Dr. Jane Ardell ("Jennie") Baker Pickering
Dr. Jane A. Pickering, or "Jennie" as she was known by family and friends, was a prominent figure of the Victor, New York area in the late 1800's. She was the first woman doctor in the area and a notable figure in the Victor chapter (#322) of the National Grange.
Dr. Pickering was born Jane Ardell Baker on June 10th, 1853 in her grandfathers home to parents Nathan Case Baker (1830-1906) and Mary Blake Aldridge Baker (1834-1906). She was the older sister to siblings Mary Belle Baker (1855-1910) and Noah A. Baker II (1861-1945).
Jennie's parents were well established in the area. Her father was the son of successful potato farmer Noah A. Baker (1798-1877) and Phebe Case (1804-1881), who together owned the area known as "Baker Hill" in Victor, New York. In 1830 her grandfather Noah built the homestead now known as "the yellow house" on the Ichabod Town property and was given 30 acres from Ichabod Town as payment for building Town’s house. The Town property later became known as the Valentine farmstead, and her father later contributed timbers from his land on Baker Hill as supports for the foundation of the historical four story structure called Valentown Hall.
Jane Ardell ("Jennie") and Mary Belle married the brothers George and Willis Pickering, sons of Phineas Pickering (1819-1890) and Letitia Pickering (1822-1908). Jane married the oldest son, George B. Pickering (1847-1911) in her grandfathers home where she had been born, and Mary Belle married the youngest son, Willis Pickering (1852-1909).
Application to the National Grange for a Victor, New York chapter
During the 1800's the great national farm fraternity known as "The Grange" had been founded by the Order of Patrons of Husbandry and was in full swing when Jane was in her early twenties. Along with 33 other local area farmers and residents, she and her husband joined a league of local area farmers and residents to petition "The Grange" for recognition as an official National Grange chapter. Among the other petitioners were both of her parents (Nathan and Mary Baker), both of her husbands parents (Phineas and Letitia Pickering) and her sister and brother in law (Mary Belle and Willis Pickering). In 1875 their petition was granted.
The newly formed Victor Grange (#322) had established Valentown Hall as their Grange meeting place and in fact the Hall was built with the Grange influence in mind. There they elected their Grange officers. Her husband George Pickering was the first Assistant Steward and in 1877 he took over the highest position in the chapter as its Master. Then in 1879 Jane Pickering served as the chapters Secretary (typically a position held by men back then) under Master John Olney. George Pickering served again as Master from 1891 thru 1893 and 1905 thru 1907, occasionally overlapping with the same time that Jane Pickering would serve as Secretary. After 1880, Jane served again as Secretary from 1892 thru 1894 and from 1905 thru 1906.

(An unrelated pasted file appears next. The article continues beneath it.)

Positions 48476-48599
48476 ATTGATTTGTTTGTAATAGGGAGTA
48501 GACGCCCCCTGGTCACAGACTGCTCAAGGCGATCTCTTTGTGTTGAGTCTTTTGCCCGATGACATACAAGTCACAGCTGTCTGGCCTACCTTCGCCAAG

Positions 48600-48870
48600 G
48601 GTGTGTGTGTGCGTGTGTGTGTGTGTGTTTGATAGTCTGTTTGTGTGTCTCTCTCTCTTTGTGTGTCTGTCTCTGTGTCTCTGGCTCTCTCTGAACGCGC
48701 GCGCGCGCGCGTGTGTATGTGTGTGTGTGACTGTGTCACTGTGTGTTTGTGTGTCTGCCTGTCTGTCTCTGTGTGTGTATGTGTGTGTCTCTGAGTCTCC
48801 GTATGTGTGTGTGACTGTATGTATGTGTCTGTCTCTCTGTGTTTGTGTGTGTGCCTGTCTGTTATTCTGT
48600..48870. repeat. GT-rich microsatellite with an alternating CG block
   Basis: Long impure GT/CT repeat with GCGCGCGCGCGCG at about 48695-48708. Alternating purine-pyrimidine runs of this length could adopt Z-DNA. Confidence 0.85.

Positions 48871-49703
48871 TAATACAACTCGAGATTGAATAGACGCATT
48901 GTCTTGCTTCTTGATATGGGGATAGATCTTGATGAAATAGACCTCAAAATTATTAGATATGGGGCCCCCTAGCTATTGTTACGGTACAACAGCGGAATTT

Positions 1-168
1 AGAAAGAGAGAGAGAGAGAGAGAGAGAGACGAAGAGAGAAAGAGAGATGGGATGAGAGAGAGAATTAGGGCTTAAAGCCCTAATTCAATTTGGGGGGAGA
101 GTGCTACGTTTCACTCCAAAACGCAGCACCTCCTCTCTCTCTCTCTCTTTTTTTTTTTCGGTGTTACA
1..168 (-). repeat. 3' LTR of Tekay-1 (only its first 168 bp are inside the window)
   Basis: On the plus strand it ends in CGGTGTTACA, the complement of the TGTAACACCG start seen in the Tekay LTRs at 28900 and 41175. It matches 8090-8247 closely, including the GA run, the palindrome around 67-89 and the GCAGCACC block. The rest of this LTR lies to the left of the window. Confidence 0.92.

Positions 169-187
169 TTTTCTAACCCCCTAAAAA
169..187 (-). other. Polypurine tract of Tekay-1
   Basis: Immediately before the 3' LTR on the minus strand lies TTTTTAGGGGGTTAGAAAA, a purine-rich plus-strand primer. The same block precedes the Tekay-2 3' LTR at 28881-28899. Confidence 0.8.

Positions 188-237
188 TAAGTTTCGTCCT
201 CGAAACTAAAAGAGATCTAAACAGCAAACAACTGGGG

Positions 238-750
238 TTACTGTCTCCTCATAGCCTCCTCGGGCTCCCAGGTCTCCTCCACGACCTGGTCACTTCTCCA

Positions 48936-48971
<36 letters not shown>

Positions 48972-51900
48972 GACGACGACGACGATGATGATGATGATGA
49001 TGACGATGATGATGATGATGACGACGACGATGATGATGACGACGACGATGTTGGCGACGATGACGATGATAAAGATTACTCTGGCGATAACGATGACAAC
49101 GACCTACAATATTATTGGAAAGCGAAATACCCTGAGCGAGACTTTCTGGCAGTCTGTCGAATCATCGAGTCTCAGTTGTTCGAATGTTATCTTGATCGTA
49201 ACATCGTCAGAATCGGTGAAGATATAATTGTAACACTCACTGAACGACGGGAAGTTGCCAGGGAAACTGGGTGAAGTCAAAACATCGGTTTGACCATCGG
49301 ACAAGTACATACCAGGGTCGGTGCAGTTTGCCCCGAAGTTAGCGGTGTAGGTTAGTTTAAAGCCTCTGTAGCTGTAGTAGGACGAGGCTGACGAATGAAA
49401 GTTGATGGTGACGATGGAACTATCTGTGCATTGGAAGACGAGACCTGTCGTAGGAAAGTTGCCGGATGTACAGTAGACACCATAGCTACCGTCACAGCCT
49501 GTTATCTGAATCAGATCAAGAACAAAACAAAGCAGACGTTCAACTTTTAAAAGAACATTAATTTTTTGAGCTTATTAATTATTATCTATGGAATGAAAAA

Doctor Pickering - First Woman Doctor in Victor, NY and the "Yellow House"
In the late 1800's Jane Pickering, now in her 30's, decided she wanted to be a physician. She left her husband and daughter Edith to tend to the home and traveled to Chicago where she spent two years studying homeopathic medicine. After she finished med school she established an office in Rochester, New York. During those years, some people didn't trust the diagnosis of a woman doctor and would seek a second opinion from a male doctor to confirm it.
(Photo to right of two women is of Dr. Pickering (seated) with her friend Alice Valentine)
Then in 1891, Levi Valentine (owner of Valentown Hall and the farmstead went bankrupt and the properties were sold at auction to a Rochester resident who then sold the property in 1892 to Jane's husband George. He and Dr. Jane Pickering moved into "the yellow house" on the property that was now known as the Valentine farmstead, and there she established her medical office. Dr. Pickering was known for her responsive house calls and her dishtowel could often be seen on the hitching post from where she had take off in a hurry.
After they had moved into "the yellow house", George sold his share of the Pickering farm on Baker Hill to his brother Willis, who then moved in with his wife Mary Belle and their family. George continued participating in the potato business, which was in an economic boom during those years. The "yellow house" is still standing and an integral part of the history of Victor, New York and the Historic Valentown Museum.
Sadly, Dr. Jane Pickering passed away April 28th, 1909 and shortly after her husband George, her sister Mary Belle and her brother in law Willis all passed away within the next two years. All are buried in the Friends Cemetery in Victor, New York.
Jane's only daughter Edith was 14 when her parents moved onto the Valentine farmstead, and she attended school at the schoolhouse near Valentown Hall, which was the same school that Jane and Jane's mother had attended. Edith would be married at Valentown Hall to James Harvey Benson on June 27th, 1900. Edith and her husband did not have any children.
Dr. Pickering (seated in the buggy) and her daughter Edith at Valentown Hall circa 1905.
(Click on the buggy pictures for enlarged views)
Note: .pdf files listed below are downloads from the Historic Valentown Museum web site.
· "The Valentown Founding Families and the Great Potato Boom (.pdf)".
· "D&C Article: Ichabod Town Homestead Endures".
· "D&C Article: Ichabod Town homestead tied to Valentown's history".
· "A Driving Tour of Historic Victor - Pg 2".
· "The Victor Grange from Valentown Onward (.pdf)".
· "Women of the Grange (.pdf)".
· "Dr. Jane Pickering - Brief Bio (downloadable .pdf file)".
· "Friends Cemetery Victor NY".
Last Updated Monday, June 19 2023 @ 11:11 am